Super hyped books are a double edged sword – you get to hear about a book that is potentially awesome that you may not have otherwise discovered – yay – but you also have to keep your expectations in check. Hype can kill a book you might otherwise have really enjoyed – boo. Fortunately, The Girl on the Train is one of those books that was hyped and enjoyable. Is it a five star read? No. But it’s definitely worth reading if you’re looking for something not too taxing. It’s marketed as a mystery, but like a lot of the books I like, the mystery is just what gets us the story. As someone I know described it – the mystery is the tortilla chip that gets you the chunky salsa of the story. The mystery in this novel – a missing woman – is the backdrop of a story that is really about the importance of self-reliance. Also, that missing woman is the only similarity it has to Gone Girl. I don’t know why people keep comparing these two books. Liking one in no way means you’ll like the other. It’s like saying pot is the same as crack. Sure, they’re both drugs, but that’s where the similarities end. Gone Girl is way darker than The Girl on the Train.
Here’s what we’ve got in this novel (and yes, this is where the spoilers begin) – on a daily commute to work, a woman watches the same houses go by every day. And in those houses, she often sees the same people. So she makes up stories about them in order to fill the time. This is something every commuter can relate to. I take the same train to work every day and every day I look to see if the house I covet has sold. I try to figure out how the graffiti gets onto the bridge legs. I check if the John Travolta cut out in the window of the dilapidated house had been joined by any others. Until the day we chugged past and the house with the cut out was gone. Just gone. Totally levelled. It threw me – for a couple days. First day I was sure I had just been distracted and missed the house. So I checked the next day and the next and nope, there was a hole in the ground where the house used to be. So I sort of get what was happening with Rachel. Something she counted on had changed. Not necessarily something important, but something steady.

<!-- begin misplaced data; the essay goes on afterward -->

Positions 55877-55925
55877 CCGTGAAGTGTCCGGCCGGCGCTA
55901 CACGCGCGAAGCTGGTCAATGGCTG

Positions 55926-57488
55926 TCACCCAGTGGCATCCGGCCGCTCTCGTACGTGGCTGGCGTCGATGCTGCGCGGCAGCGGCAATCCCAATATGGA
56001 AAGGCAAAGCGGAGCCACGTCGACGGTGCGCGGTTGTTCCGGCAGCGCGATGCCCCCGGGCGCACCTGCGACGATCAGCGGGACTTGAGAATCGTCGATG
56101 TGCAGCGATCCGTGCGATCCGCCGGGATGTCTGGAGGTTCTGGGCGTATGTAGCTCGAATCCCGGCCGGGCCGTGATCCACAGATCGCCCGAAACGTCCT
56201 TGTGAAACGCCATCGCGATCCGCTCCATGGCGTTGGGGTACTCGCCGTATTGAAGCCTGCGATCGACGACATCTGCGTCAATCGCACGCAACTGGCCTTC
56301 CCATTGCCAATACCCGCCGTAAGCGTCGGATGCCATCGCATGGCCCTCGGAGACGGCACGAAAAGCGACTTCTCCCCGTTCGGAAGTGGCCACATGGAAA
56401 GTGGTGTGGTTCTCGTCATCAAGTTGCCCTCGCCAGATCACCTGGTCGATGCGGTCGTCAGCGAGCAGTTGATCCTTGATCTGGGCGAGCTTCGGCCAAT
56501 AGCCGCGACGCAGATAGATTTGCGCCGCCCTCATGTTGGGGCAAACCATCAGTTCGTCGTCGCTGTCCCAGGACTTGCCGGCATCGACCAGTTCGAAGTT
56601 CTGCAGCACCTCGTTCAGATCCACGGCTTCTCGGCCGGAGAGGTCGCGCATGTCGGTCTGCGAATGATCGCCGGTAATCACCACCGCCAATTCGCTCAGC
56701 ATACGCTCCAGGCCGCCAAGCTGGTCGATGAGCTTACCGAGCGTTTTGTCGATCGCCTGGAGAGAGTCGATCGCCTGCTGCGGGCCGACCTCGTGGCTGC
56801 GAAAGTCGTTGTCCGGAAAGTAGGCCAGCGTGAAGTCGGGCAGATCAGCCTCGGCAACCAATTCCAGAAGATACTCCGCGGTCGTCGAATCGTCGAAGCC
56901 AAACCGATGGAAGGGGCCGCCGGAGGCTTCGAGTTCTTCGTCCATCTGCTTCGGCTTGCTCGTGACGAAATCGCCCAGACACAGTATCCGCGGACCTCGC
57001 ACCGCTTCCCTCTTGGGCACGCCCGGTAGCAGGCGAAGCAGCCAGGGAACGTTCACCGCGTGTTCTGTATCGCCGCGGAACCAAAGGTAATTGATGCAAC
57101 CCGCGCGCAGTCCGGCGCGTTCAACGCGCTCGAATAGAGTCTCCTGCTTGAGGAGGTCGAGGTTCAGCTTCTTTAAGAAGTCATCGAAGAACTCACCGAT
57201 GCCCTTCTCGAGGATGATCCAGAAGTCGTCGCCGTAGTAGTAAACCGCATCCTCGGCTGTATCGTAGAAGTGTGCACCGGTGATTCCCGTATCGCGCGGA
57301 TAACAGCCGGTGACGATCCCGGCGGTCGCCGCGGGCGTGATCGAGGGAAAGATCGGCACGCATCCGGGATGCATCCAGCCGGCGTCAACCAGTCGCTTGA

There are some differences between her and I though. Unlike Rachel, I was actually going to work, not just riding the train to fake out my roommate. Also, I’m not a raging alcoholic. And the things I pay attention to require no police intervention. And I’m not drawn to these people as a weird connection to my former life. Rachel is watching this neighbourhood so closely because it’s where she used to live. When she had a happy marriage and potential. Before Anna moved in and destroyed everything. So, she creates this life for the people she would later learn were Megan and Scott. The stories of these three woman weave together to create the fabric of the novel. Their povs are used interchangeably throughout the novel – and on the audiobook they have three different narrators. It’s a style I don’t typically love, but it worked well in this book.
The story we’re told is not an unfamiliar one. It’s actually one that’s a bit of a trope in the dramatic chick lit set – woman struggles to regain control of her life after a failed battle with infertility and a cheating husband (Rachel). Mistress becomes blissful new wife and has the long wanted baby, not realizing her husband is doing to her what he did with her (Anna). Cute young neighbour in an unhappy marriage turns to handsome man down the road for escape (Megan). Sounds a little lifetime movie, yeah? It could have gone very wrong, but Hawkins handles it pretty well. Instead of typical melodrama, she gives us a bit of a mystery to tie all the women together before she shows us how they actually connect. Megan is missing and Rachel insinuates herself into the investigation. She becomes obsessed with figuring out what happened to her. Then obsessed with Megan’s husband.